In a partial rebuild mode, the Miami Dolphins enter preseason with many position battles. Narrowing down the most important things for Miami to start figuring out include naming a regular season starting quarterback, finding defensive schemes that work and seeing what its first round pick Christian Wilkins can bring to the team.
1. QB Situation
In what has been a rocky road for the Dolphins in the last decade when it comes to their starting quarterback, they’ll go into Thursday’s first preseason game with a true QB competition. The battle between veteran Ryan Fitzpatrick and the young, potential rising star Josh Rosen will come to fruition as coaches and fans will be able to witness how both play in game situations.
On Tuesday, head coach Brian Flores said that Fitzpatrick would get the first start of preseason, but said this decision does not carry over to making him the official starter for the regular season. Flores liked that Fitzpatrick was showing glimpses of his old self with his leadership and play-making abilities during training camp.
Reports from ESPN’s Cameron Wolfe said Rosen has stepped his game up as well, however, and had his best week of practice since becoming a Dolphin during a practice simulated scrimmage on Saturday. Wolfe reported Rosen showing off better footwork, better mechanics in the pocket and better decision making. Look for both Fitzpatrick and Rosen to play plenty of series’ when they play the Atlanta Falcons tonight and in preseason games moving forward. Flores said he hopes preseason week three is a dress rehearsal for the regular season, but knows this QB battle could take longer to figure out.
Miami will be looking to step it up on defense after finishing 29th in total yards given up last season (391.1 average). The Dolphins are used to running a 4-3 defensive scheme, but that looks to be changing under new defensive coordinator Patrick Graham.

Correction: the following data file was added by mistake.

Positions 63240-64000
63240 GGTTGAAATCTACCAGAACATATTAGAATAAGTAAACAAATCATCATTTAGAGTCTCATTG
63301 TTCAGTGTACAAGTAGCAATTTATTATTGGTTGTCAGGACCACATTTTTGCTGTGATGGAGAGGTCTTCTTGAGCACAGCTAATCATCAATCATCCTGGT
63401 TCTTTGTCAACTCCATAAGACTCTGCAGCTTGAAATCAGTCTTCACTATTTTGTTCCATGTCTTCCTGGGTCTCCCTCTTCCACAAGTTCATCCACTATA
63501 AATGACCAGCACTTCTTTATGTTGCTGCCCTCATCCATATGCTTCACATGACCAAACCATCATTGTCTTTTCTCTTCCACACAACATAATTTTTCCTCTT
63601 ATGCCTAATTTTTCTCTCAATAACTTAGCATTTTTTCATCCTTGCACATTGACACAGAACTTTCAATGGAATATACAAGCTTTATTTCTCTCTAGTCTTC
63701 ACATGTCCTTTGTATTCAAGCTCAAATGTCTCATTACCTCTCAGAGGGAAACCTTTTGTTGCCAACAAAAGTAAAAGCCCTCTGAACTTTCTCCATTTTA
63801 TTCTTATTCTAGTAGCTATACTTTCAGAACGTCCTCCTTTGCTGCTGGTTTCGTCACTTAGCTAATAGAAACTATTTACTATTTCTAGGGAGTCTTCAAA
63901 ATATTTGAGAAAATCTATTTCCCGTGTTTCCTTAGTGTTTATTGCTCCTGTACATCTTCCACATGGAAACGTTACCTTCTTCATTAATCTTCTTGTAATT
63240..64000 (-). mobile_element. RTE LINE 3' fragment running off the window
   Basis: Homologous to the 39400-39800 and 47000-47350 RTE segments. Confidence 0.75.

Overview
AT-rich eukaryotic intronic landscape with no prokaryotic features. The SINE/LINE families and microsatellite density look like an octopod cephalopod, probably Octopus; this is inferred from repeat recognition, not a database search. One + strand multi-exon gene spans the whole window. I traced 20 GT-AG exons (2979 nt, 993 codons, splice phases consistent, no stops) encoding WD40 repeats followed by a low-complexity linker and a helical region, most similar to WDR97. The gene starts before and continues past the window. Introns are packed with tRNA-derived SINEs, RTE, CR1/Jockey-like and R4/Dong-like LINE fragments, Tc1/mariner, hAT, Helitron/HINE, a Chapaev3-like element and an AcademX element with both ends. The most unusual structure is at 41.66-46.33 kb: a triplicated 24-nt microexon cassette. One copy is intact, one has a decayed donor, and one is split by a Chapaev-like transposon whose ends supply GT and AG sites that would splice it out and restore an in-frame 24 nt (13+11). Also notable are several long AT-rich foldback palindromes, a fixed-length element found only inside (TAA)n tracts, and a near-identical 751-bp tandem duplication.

“I don’t even know what that is,” Graham said in a press release following training camp.
Graham brushed aside talk of what formations the team would run, saying the team may even move away from the 4-3, 3-4 and 4-2-5.
With that being said, I expect Miami’s defense this season to be very versatile, showing off different defensive set-ups that don’t necessarily align with common schemes. I also think a deciding factor for its defensive set-up will be based on the offense they’re going up against each week.
Graham also said that the Dolphins will stick to defensive schemes that give them the most success, and as the season goes on, may not run such a wide variety if they find some that truly work for them. I think it’ll be important to follow what starts to work early on defense for Miami and see if shuffling an entire playbook does actually work.
3. First Round Pick
First round draft pick Wilkins from Clemson University will look to help along the defensive front seven for the Dolphins. His 6’3, 315 pound stature, and impressive defensive totals under Dabo Swinney for four years, speak volumes of what he can add to Miami’s defense. At Clemson, he finished with 192 total tackles, with 40.5 of those tackles coming for a loss, and added 16 sacks.
Look for Wilkins to play plenty of downs in Thursday’s first preseason game. I feel as though seeing him play an entire half isn’t out of the question, and will come down to how well he begins his transition from playing on a college field to a professional field. I also expect Wilkins to have an impact as the season starts rolling, and for the preseason, I am predicting him to be the standout player on the defensive side of the ball. With this opportunity, I think he has to push himself; he will motivate those around him, and will have extra drive knowing he can earn a starting spot.
With these three things to watch for in the Dolphins’ preseason, I believe Miami will begin putting a lot of different pieces to the puzzle together and finish 2-2.
– Carl Mahler is a Sports Contributor for Full Press Coverage Miami Dolphins. Like and follow on Follow @C3Mahler Follow @FPC_Dolphins and Facebook.
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